Human Rights and the International Criminal Court: John D. and Catherine T. MacArthur Foundation, Open Society Institute, and Ford Foundation, 1978

Center for Strategic Philanthropy and Civil Society (Duke)



Case Study Sector


The creation of the International Criminal Court is the result of a worldwide effort, stretching back at least sixty years, to codify and maintain a set of human rights to which even the Earth’s most destitute and grief-stricken peoples are entitled. Supported largely in the civic sector, the human rights movement has been growing stronger at least since 1948, when the United Nations General Assembly passed the Universal Declaration of Human Rights. And with the creation, first, of several ad hoc international tribunals to investigate and adjudicate allegations of human rights abuses in the former Yugoslavia, in Rwanda, and elsewhere, and, more recently, of the International Criminal Court, the human rights movement is stronger than ever. Among this movement’s oldest, most consistent supporters have been a number of private foundations. In this case study, three major philanthropies—the MacArthur and Ford Foundations and the Open Society Institute—are examined. These three are the largest foundation supporters of human rights support, and each has played an important role in bringing human rights monitoring and enforcement along to where they are today.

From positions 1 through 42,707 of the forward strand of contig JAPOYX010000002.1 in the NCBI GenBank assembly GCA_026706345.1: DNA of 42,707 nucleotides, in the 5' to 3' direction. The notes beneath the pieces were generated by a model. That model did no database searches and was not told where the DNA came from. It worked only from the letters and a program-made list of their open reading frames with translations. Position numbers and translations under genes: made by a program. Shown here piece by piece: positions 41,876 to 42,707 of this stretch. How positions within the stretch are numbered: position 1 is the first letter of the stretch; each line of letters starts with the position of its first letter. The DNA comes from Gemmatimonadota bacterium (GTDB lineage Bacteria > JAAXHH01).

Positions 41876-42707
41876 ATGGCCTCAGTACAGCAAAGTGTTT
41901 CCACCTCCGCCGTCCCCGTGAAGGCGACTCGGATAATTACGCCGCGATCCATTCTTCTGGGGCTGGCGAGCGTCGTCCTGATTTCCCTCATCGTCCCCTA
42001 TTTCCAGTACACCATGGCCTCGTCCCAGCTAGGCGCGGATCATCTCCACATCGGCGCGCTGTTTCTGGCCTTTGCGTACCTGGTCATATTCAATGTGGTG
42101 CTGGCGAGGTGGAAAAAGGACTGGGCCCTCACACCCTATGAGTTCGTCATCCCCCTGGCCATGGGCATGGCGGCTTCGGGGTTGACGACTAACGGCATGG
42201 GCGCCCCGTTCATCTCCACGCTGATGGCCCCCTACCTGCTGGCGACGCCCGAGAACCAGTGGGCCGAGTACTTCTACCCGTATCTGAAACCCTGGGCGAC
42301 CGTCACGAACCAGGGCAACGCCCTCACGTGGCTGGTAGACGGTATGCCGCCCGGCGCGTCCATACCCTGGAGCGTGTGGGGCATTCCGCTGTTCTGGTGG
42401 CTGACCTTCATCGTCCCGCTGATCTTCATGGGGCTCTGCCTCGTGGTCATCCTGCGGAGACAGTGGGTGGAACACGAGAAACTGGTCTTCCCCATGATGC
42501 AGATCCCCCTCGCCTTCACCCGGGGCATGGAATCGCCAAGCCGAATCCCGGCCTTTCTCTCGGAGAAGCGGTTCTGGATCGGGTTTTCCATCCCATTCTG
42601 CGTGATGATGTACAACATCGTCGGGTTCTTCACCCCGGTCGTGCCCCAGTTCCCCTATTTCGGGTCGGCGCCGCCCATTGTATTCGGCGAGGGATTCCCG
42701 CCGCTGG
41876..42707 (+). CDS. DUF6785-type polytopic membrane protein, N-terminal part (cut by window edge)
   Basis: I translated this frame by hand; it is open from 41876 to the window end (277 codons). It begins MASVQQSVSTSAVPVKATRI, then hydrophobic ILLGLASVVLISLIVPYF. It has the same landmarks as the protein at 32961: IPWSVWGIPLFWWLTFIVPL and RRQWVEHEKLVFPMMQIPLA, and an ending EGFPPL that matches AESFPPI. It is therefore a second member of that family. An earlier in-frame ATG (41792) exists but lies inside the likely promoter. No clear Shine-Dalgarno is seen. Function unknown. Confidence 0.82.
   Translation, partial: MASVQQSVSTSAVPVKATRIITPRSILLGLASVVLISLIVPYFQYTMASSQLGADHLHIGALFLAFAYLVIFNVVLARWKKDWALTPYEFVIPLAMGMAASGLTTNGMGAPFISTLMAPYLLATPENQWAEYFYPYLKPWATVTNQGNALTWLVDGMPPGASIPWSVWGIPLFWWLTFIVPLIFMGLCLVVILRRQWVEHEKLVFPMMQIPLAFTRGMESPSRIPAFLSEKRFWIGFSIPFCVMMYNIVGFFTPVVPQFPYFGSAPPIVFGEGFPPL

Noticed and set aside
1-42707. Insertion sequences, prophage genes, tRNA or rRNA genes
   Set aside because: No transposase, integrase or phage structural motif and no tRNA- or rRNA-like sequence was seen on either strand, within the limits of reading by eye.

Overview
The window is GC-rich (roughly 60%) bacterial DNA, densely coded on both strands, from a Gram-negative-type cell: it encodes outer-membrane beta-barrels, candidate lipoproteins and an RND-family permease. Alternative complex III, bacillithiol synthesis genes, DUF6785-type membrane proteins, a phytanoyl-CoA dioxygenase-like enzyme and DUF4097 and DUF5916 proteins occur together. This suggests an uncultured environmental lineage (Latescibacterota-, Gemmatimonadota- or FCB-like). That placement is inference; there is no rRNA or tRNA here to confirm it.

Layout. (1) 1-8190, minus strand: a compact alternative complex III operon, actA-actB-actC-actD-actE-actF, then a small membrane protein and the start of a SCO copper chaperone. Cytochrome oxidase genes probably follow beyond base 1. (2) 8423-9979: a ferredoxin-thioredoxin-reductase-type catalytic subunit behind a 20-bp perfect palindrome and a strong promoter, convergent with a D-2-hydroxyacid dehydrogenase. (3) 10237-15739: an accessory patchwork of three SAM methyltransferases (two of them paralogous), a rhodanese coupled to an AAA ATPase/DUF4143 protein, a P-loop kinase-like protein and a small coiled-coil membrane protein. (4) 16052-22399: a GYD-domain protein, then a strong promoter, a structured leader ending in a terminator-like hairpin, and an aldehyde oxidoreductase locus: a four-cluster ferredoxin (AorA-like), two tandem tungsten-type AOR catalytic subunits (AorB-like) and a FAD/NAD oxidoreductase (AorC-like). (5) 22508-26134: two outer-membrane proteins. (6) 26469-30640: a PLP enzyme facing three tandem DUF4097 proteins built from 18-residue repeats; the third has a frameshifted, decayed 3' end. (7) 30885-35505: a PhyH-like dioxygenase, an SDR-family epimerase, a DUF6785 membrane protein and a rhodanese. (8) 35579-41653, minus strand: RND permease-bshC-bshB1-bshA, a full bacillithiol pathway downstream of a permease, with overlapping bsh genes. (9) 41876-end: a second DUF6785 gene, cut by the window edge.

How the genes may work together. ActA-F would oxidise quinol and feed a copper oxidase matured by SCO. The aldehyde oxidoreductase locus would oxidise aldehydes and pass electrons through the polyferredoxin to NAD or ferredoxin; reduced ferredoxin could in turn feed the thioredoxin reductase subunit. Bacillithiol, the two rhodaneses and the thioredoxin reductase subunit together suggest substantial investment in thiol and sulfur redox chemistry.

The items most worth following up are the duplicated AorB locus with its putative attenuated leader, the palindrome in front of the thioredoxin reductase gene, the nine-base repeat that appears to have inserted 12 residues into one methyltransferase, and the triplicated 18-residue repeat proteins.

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Blog Posts

More on time, value, and time limits

February 19, 2018

A new report applies a theory of time and value in philanthropy to three real cases, to see how a foundation could decide whether to operate with a limited life, based on the amount and kind of value it hopes to create.


Oct 05

Rip Rapson
President and CEO
The Kresge Foundation